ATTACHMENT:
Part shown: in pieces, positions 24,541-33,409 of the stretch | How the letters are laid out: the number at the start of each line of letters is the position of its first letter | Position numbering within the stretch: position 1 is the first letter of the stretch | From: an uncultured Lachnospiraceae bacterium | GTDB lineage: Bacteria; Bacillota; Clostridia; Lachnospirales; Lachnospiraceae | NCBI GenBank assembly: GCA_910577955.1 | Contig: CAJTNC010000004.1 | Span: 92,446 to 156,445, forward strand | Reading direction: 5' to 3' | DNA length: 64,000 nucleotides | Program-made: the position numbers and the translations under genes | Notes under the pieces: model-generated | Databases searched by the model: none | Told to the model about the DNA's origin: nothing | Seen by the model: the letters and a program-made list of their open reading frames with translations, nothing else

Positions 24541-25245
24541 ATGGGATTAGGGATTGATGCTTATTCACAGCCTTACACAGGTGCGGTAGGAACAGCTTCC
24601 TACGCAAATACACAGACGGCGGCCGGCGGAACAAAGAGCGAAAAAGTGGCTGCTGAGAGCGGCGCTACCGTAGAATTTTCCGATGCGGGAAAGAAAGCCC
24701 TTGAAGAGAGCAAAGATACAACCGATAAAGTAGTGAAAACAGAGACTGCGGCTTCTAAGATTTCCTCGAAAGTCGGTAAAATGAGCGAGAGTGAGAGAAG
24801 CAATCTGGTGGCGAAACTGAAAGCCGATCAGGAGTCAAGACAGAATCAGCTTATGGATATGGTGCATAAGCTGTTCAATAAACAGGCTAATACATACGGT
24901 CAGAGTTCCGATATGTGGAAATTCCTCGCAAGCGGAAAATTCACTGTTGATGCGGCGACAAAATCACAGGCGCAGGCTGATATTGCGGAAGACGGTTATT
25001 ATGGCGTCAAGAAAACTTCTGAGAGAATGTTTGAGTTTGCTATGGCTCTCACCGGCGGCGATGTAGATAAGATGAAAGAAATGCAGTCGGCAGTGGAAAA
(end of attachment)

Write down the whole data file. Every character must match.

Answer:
Part shown: in pieces, positions 24,541-33,409 of the stretch | How the letters are laid out: the number at the start of each line of letters is the position of its first letter | Position numbering within the stretch: position 1 is the first letter of the stretch | From: an uncultured Lachnospiraceae bacterium | GTDB lineage: Bacteria; Bacillota; Clostridia; Lachnospirales; Lachnospiraceae | NCBI GenBank assembly: GCA_910577955.1 | Contig: CAJTNC010000004.1 | Span: 92,446 to 156,445, forward strand | Reading direction: 5' to 3' | DNA length: 64,000 nucleotides | Program-made: the position numbers and the translations under genes | Notes under the pieces: model-generated | Databases searched by the model: none | Told to the model about the DNA's origin: nothing | Seen by the model: the letters and a program-made list of their open reading frames with translations, nothing else

Positions 24541-25245
24541 ATGGGATTAGGGATTGATGCTTATTCACAGCCTTACACAGGTGCGGTAGGAACAGCTTCC
24601 TACGCAAATACACAGACGGCGGCCGGCGGAACAAAGAGCGAAAAAGTGGCTGCTGAGAGCGGCGCTACCGTAGAATTTTCCGATGCGGGAAAGAAAGCCC
24701 TTGAAGAGAGCAAAGATACAACCGATAAAGTAGTGAAAACAGAGACTGCGGCTTCTAAGATTTCCTCGAAAGTCGGTAAAATGAGCGAGAGTGAGAGAAG
24801 CAATCTGGTGGCGAAACTGAAAGCCGATCAGGAGTCAAGACAGAATCAGCTTATGGATATGGTGCATAAGCTGTTCAATAAACAGGCTAATACATACGGT
24901 CAGAGTTCCGATATGTGGAAATTCCTCGCAAGCGGAAAATTCACTGTTGATGCGGCGACAAAATCACAGGCGCAGGCTGATATTGCGGAAGACGGTTATT
25001 ATGGCGTCAAGAAAACTTCTGAGAGAATGTTTGAGTTTGCTATGGCTCTCACCGGCGGCGATGTAGATAAGATGAAAGAAATGCAGTCGGCAGTGGAAAA